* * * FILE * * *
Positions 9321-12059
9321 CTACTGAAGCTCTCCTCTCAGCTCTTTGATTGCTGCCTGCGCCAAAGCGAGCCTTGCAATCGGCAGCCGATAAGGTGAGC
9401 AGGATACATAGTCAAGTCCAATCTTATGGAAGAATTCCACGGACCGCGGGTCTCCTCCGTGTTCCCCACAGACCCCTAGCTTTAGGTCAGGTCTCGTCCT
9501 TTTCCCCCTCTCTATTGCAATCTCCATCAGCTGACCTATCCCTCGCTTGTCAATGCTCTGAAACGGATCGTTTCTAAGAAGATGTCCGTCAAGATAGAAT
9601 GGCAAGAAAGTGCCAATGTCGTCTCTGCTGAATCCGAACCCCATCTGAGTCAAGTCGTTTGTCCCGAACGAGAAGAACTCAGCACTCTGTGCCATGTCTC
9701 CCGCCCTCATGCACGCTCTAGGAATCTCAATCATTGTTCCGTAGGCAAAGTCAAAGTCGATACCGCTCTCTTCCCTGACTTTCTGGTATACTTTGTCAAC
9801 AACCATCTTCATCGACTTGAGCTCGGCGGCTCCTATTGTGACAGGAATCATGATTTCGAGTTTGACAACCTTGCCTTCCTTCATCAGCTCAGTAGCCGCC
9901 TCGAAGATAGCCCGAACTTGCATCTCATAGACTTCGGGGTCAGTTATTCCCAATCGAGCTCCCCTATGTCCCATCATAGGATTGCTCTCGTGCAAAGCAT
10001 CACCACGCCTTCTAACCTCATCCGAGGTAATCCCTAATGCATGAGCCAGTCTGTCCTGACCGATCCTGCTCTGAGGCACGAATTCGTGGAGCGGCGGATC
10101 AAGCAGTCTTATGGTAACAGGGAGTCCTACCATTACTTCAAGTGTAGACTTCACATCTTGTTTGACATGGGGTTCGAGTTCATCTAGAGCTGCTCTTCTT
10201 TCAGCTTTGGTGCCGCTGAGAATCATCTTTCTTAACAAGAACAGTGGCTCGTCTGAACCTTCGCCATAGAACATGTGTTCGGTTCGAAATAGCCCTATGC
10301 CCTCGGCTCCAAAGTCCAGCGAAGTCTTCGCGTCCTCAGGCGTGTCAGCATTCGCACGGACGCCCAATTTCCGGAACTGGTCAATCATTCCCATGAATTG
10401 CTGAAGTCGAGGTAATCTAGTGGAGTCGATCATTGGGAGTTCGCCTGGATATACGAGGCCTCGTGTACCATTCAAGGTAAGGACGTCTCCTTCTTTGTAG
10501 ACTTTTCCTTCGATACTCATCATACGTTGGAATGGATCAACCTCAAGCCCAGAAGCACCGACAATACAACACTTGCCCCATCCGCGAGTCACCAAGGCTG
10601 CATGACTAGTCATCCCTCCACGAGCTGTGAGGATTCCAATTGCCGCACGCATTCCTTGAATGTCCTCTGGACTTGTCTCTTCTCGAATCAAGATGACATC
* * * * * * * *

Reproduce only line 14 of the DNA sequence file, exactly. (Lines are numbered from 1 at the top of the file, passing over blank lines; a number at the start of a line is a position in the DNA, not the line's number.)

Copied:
10501 ACTTTTCCTTCGATACTCATCATACGTTGGAATGGATCAACCTCAAGCCCAGAAGCACCGACAATACAACACTTGCCCCATCCGCGAGTCACCAAGGCTG